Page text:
in the conformity studies, randomly chosen ordinary people conformed in spite of their own beliefs. in the obedience studies, randomly chosen ordinary people obeyed instructions to deliver punishments that, if real, would have harmed total strangers. people who resisted instructions did so early; after that attitudes followed behavior. if we learn from these experiments the underlying processes that can shape our behavior, we may be less susceptible to powerful social influences in real-life situations in which we must choose between adhering to our own standards or being responsive to others
describe the conditions in which the presence of others is likely to result in social facilitation, social loafing, or deindividuation
the presence of either observers or co-actors boosts arousal, strengthening our most likely response. this social facilitation tends to increase performance on easy or well-learned tasks but decrease it on difficult or newly learned ones. the presence of others pooling their efforts toward a group goal can decrease performance when social loafing occurs, as some individuals ride free on the efforts of others. deindividuation, a psychological state in which people become less self-aware and self-restrained, may result when a group experience arouses people and makes them feel anonymous
discuss how group interaction can facilitate group polarization and groupthink
within groups, discussions among like-minded members often produce group polarization, an enhancement of the group's prevailing opinions. this process fosters groupthink, as groups pressure members to conform, suppress dissenting information, and fail to consider alternatives. to prevent groupthink, leaders can welcome a variety of opinions, invite experts' critiques, and assign people to identify possible problems in developing plans
identify the characteristic common to minority positions that sway minorities
minorities that successfully sway group opinions usually express their views consistently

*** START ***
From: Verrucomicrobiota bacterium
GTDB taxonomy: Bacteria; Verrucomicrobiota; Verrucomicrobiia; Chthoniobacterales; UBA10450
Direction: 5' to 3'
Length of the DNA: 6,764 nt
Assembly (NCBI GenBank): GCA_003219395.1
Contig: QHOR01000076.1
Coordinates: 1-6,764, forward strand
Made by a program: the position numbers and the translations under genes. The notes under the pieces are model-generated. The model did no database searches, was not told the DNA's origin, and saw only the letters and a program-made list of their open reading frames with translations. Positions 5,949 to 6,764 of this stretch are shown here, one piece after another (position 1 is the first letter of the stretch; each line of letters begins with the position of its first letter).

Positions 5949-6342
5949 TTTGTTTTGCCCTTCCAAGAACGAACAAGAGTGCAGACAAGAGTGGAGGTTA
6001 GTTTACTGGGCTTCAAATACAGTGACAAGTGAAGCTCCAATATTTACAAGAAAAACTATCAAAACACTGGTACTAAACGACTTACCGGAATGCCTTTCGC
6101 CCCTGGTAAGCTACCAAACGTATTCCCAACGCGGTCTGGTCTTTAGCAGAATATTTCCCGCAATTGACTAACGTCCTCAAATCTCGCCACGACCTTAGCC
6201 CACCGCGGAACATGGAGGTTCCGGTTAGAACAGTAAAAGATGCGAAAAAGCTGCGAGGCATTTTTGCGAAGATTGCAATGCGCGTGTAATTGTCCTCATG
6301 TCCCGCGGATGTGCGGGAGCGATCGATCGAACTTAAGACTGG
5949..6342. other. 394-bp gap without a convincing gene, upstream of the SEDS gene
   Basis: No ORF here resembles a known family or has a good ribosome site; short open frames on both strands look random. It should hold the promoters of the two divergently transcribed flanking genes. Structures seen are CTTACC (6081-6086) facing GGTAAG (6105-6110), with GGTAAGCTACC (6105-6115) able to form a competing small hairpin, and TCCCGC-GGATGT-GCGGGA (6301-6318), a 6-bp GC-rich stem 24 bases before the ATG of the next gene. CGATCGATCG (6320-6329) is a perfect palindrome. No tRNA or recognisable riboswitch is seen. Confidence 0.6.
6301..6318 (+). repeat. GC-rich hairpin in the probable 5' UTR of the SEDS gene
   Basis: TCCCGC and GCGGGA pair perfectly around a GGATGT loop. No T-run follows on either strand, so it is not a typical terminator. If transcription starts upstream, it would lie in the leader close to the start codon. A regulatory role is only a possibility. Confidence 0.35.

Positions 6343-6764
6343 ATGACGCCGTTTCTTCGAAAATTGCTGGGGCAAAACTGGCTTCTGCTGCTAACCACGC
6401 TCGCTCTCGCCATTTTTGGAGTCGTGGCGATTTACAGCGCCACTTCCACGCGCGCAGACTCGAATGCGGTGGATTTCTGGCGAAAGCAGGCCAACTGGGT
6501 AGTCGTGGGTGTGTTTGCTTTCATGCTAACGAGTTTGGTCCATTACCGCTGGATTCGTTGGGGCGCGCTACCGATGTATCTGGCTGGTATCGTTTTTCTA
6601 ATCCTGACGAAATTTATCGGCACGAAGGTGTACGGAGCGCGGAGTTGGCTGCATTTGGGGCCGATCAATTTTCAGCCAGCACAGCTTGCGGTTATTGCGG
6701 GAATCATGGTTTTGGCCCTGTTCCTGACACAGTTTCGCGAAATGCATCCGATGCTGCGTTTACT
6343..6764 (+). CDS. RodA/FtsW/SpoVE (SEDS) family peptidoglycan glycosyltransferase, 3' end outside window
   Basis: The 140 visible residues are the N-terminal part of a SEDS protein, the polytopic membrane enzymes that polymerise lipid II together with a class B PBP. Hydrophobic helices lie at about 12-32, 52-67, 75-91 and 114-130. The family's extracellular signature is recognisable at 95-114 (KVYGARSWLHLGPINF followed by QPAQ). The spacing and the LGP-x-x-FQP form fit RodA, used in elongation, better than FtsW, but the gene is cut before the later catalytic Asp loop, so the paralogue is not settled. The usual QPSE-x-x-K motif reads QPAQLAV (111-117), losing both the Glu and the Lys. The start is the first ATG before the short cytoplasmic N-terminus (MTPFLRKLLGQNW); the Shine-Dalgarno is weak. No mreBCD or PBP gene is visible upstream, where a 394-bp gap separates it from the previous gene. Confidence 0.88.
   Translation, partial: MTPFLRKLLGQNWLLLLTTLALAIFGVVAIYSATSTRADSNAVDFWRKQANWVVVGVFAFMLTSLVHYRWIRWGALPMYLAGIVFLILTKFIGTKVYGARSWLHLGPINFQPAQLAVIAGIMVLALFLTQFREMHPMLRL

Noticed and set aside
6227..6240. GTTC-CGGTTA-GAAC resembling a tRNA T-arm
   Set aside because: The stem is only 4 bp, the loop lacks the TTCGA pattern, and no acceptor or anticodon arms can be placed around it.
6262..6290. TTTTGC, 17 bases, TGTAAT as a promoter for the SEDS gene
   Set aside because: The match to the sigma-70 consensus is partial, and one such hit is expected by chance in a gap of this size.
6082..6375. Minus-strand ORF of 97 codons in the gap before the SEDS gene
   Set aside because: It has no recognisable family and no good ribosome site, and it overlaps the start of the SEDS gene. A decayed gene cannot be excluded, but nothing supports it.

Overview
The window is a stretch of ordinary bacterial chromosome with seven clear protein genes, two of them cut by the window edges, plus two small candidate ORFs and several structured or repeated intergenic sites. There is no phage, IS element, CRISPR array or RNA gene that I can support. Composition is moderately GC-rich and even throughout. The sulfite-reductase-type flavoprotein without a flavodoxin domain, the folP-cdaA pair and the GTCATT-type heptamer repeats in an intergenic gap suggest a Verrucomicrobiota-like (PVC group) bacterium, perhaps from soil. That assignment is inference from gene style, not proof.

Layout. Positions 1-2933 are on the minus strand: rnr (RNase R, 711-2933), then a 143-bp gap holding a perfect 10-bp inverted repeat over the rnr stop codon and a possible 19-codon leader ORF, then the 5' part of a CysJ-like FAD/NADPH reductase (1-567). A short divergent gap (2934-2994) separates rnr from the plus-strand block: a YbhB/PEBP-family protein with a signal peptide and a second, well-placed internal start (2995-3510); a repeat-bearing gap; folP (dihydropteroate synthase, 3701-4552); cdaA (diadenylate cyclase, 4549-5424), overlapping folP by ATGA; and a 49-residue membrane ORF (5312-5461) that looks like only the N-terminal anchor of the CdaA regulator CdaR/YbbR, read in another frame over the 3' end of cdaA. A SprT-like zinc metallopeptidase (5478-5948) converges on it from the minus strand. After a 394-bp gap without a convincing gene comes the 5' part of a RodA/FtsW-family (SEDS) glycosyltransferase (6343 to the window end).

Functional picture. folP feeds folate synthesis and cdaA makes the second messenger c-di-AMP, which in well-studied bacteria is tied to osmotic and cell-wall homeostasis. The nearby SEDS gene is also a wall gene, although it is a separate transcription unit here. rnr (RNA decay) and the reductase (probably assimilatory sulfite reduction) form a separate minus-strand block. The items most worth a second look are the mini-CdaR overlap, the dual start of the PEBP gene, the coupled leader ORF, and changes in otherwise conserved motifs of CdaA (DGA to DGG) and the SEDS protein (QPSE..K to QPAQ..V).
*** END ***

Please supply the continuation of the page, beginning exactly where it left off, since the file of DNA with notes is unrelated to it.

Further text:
rape myth
the idea that some women invite or enjoy rape and get "swept away" while being "taken".
catharsis hypothesis
the idea that we feel better if we "blow off steam" by venting our emotions
reward theory of attraction
that we will like those whose behavior is rewarding to us and that we will continue relationships that offer more rewards than costs
contrast overt and subtle forms of prejudice, and give examples of each
overt prejudice, such as denying a particular ethnic group the right to vote, is discrimination that explicitly expresses negative beliefs and emotions. subtle prejudice, such as feeling fearful in the presence of a stranger with a particular ethnic background, is an implicit expression of negative beliefs and emotions
discuss the social factors that contribute to prejudice
one social factor is inequality (unequal distribution of money, power, and prestige) within a group. they have "haves" usually develop negative attitudes toward the "have-nots" to justify their more privileged positions. definitions of social identity are another source because they promote ingroup bias and discrimination
cite 4 ways that cognitive processes help create and maintain prejudice
we simplify the world by creating categories, but when we categorize people, we often stereotype them. we also tend to judge the frequency of events by vivid cases that come to mind more readily than less vivid ones. we may justify the less-privileged by the just-world phenomenon. hindsight bias ( the tendency to believe, after learning an outcome, that we would have predicted it beforehand) may contribute to this tendency to blame the victim.
explain how psychology's definition of aggression differs from everyday usage
psychology's definition is any physical or verbal behavior intended to harm or destroy. this is more precise than the everyday definition of aggression.
3 levels of biological influences on aggression